• <p>Glioma incidence is highest in non-Hispanic Whites, where it occurs ~2x as frequently compared with other race/ethnicity groups. Glioma GWAS to date have included European ancestry populations only, and it is unknown whether variants identified by these analyses are associated with glioma in non- European ancestry populations. African Americans and Hispanics are admixed populations with varying proportions of European ancestry. While global ancestry may be similar within admixed groups, the proportion of European ancestry at each allele can vary across the genome. As glioma is more common in European ancestry populations, the presence of increased local European ancestry in these admixed populations could be used to identify glioma risk loci. Here we assessed whether excess European ancestry at established risk loci (Melin et al, Nature Genetics, 2017) was associated with glioma risk in non-European ancestry populations. Global ancestry was estimated using fastStructure, and local ancestry was estimated using RFMix. Both methods used 1,000 genomes project reference populations (African: YRI; European: CEU; East Asian: CHB/JPT; and Native American: CLM/PEL/MXL). We evaluated differences in local European ancestry between cases and controls using logistic regression conditioned on global European ancestry within 500kb of 25 previously identified risk variants among individuals with ≥50% African ancestry, and ≥30% Native American ancestry for all gliomas, and for grade IV glioblastoma (GBM) and grade II-III non-GBM. There were 347 individuals (184 cases and 163 controls) with ≥50% global African ancestry, and 277 individuals (153 cases and 124 controls) with ≥30% global American ancestry. There was no significant difference in proportion of global European ancestry between cases and controls with ≥50% global African ancestry (cases: 18.2%, controls: 17.7%, p=0.6834), and no significant difference in proportion of global European ancestry between cases and controls with ≥30% global American ancestry (cases: 51.1%, controls: 49.0%, p=0.2123). Among individuals with &gt;50% African ancestry, we observed a nominally significant association between all glioma and increased local European ancestry at 7p11.2 (EGFR, pmin=0.0070) and between GBM and increased local European ancestry at 22q13.1 (CSNK1E, pmin=0.0098), both near SNPs previously associated with glioblastoma in majority European-ancestry populations. The dataset used for this analysis represents the largest collection of genotyped non-European glioma cases. These results suggest that glioma risk in African Americans may be associated with an increased local European ancestry variants at glioma risk loci previously identified in majority European ancestry populations (7p11.2 and 22q13.1).</p>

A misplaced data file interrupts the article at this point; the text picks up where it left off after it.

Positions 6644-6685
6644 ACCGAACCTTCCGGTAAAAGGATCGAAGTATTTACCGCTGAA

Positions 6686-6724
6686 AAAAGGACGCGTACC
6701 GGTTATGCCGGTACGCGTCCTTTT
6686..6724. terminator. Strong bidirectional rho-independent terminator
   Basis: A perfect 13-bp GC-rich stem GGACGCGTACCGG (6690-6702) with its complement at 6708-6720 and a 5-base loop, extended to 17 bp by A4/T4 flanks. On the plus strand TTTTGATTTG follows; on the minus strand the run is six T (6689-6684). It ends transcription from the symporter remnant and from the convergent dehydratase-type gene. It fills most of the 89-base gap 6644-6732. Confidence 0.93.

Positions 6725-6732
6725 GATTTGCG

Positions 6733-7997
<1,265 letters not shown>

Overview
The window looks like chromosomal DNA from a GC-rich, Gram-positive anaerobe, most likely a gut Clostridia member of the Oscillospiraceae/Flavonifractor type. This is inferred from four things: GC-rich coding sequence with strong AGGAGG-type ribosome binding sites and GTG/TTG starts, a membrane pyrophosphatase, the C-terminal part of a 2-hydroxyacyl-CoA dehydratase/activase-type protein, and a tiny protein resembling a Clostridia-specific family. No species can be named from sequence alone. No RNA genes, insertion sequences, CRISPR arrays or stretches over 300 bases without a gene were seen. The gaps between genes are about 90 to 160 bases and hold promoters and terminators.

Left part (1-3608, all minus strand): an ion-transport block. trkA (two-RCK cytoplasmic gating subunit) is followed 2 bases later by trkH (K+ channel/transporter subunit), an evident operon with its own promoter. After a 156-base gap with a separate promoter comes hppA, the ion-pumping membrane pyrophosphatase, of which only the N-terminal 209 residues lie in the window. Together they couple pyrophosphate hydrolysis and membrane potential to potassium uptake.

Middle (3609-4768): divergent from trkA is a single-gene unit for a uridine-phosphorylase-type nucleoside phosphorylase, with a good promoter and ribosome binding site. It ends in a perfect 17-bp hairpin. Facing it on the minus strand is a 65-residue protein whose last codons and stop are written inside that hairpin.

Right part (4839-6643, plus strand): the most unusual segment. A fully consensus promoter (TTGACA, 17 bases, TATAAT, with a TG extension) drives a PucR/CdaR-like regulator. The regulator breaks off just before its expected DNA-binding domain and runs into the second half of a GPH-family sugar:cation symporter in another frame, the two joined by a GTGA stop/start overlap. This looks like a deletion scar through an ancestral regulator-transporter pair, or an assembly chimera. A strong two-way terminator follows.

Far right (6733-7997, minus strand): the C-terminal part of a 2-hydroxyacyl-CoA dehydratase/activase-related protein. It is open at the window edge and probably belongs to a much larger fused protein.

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4.
  • Ostrom, Quinn T., et al. (författare)
  • Glioma risk associated with extent of estimated European genetic ancestry in African Americans and Hispanics
  • 2020
  • Ingår i: International Journal of Cancer. - John Wiley & Sons. - 0020-7136 .- 1097-0215. ; 146:3, s. 739-748
  • Tidskriftsartikel (refereegranskat)abstract
    • <p>Glioma incidence is highest in non-Hispanic Whites, and to date, glioma genome-wide association studies (GWAS) to date have only included European ancestry (EA) populations. African Americans and Hispanics in the US have varying proportions of EA, African (AA) and Native American ancestries (NAA). It is unknown if identified GWAS loci or increased EA is associated with increased glioma risk. We assessed whether EA was associated with glioma in African Americans and Hispanics. Data were obtained for 832 cases and 675 controls from the Glioma International Case-Control Study and GliomaSE Case-Control Study previously estimated to have &lt;80% EA, or self-identify as non-White. We estimated global and local ancestry using fastStructure and RFMix, respectively, using 1,000 genomes project reference populations. Within groups with &gt;= 40% AA (AFR(&gt;= 0.4)), and &gt;= 15% NAA (AMR(&gt;= 0.15)), genome-wide association between local EA and glioma was evaluated using logistic regression conditioned on global EA for all gliomas. We identified two regions (7q21.11, p = 6.36 x 10(-4); 11p11.12, p = 7.0 x 10-4) associated with increased EA, and one associated with decreased EA (20p12.13, p = 0.0026) in AFR(&gt;= 0.4). In addition, we identified a peak at rs1620291 (p = 4.36 x 10(-6)) in 7q21.3. Among AMR(&gt;= 0.15), we found an association between increased EA in one region (12q24.21, p = 8.38 x 10(-4)), and decreased EA in two regions (8q24.21, p = 0. 0010; 20q13.33, p = 6.36 x 10(-4)). No other significant associations were identified. This analysis identified an association between glioma and two regions previously identified in EA populations (8q24.21, 20q13.33) and four novel regions (7q21.11, 11p11.12, 12q24.21 and 20p12.13). The identifications of novel association with EA suggest regions to target for future genetic association studies. What's new? Glioma is rare in non-White populations, and most glioma genome-wide association studies have included only primarily European ancestry populations. Here, the authors assess whether variation in European ancestry is associated with glioma risk in populations with a combination of European, African and Native American ancestry. Based on African American and Hispanic cases from two large glioma case-control studies, this analysis shows that increased European ancestry in admixed populations may be associated with increased glioma risk. The associations between glioma and two chromosomal regions previously identified in European ancestry populations, and four novel regions, may guide future studies.</p>
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5.
  • Pettersson, Andreas, et al. (författare)